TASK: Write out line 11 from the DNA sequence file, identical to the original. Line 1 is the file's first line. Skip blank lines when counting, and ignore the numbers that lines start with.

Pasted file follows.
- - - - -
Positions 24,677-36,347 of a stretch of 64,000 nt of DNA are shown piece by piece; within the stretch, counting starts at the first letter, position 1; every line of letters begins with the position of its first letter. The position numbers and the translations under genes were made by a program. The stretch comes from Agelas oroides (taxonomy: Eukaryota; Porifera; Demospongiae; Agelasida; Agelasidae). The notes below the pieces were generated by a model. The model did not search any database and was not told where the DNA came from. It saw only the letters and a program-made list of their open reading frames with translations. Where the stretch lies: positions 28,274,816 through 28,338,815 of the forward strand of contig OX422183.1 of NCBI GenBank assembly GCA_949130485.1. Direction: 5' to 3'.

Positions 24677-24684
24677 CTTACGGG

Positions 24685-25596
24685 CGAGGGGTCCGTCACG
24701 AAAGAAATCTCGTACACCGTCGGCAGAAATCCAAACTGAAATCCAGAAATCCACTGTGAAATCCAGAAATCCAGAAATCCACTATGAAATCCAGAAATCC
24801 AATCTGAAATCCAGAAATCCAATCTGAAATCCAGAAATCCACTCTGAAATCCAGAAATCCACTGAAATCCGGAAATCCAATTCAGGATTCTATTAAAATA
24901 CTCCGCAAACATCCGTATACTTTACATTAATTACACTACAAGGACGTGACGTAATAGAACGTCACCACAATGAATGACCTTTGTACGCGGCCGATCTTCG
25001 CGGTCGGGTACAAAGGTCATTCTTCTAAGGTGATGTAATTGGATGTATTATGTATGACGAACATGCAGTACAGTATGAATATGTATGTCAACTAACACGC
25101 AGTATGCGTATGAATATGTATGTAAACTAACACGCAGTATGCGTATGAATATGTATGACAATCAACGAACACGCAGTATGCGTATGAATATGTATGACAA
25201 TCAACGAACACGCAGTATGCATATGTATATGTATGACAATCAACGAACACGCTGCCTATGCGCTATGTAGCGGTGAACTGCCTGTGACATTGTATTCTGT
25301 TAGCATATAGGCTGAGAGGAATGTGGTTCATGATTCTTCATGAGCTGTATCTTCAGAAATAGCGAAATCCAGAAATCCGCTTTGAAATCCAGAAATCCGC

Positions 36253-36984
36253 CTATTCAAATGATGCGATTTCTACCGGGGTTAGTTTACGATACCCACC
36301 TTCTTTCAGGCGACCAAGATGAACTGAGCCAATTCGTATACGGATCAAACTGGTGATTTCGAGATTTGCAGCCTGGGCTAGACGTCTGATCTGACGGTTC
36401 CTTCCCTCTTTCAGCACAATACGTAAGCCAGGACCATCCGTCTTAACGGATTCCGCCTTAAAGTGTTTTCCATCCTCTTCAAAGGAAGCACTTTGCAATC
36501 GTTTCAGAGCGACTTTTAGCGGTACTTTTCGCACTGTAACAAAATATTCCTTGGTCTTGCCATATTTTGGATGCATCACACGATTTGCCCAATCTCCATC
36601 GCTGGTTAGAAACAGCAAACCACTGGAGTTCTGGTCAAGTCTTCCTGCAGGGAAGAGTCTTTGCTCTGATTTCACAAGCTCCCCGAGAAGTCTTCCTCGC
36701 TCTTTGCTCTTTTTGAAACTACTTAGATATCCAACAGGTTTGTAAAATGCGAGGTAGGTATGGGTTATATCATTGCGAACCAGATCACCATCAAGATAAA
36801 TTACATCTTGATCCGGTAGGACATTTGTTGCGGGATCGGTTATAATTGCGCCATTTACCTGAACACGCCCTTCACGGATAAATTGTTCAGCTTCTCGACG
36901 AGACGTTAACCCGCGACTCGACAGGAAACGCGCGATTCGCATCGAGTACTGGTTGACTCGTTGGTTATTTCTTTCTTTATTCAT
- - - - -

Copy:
25201 TCAACGAACACGCAGTATGCATATGTATATGTATGACAATCAACGAACACGCTGCCTATGCGCTATGTAGCGGTGAACTGCCTGTGACATTGTATTCTGT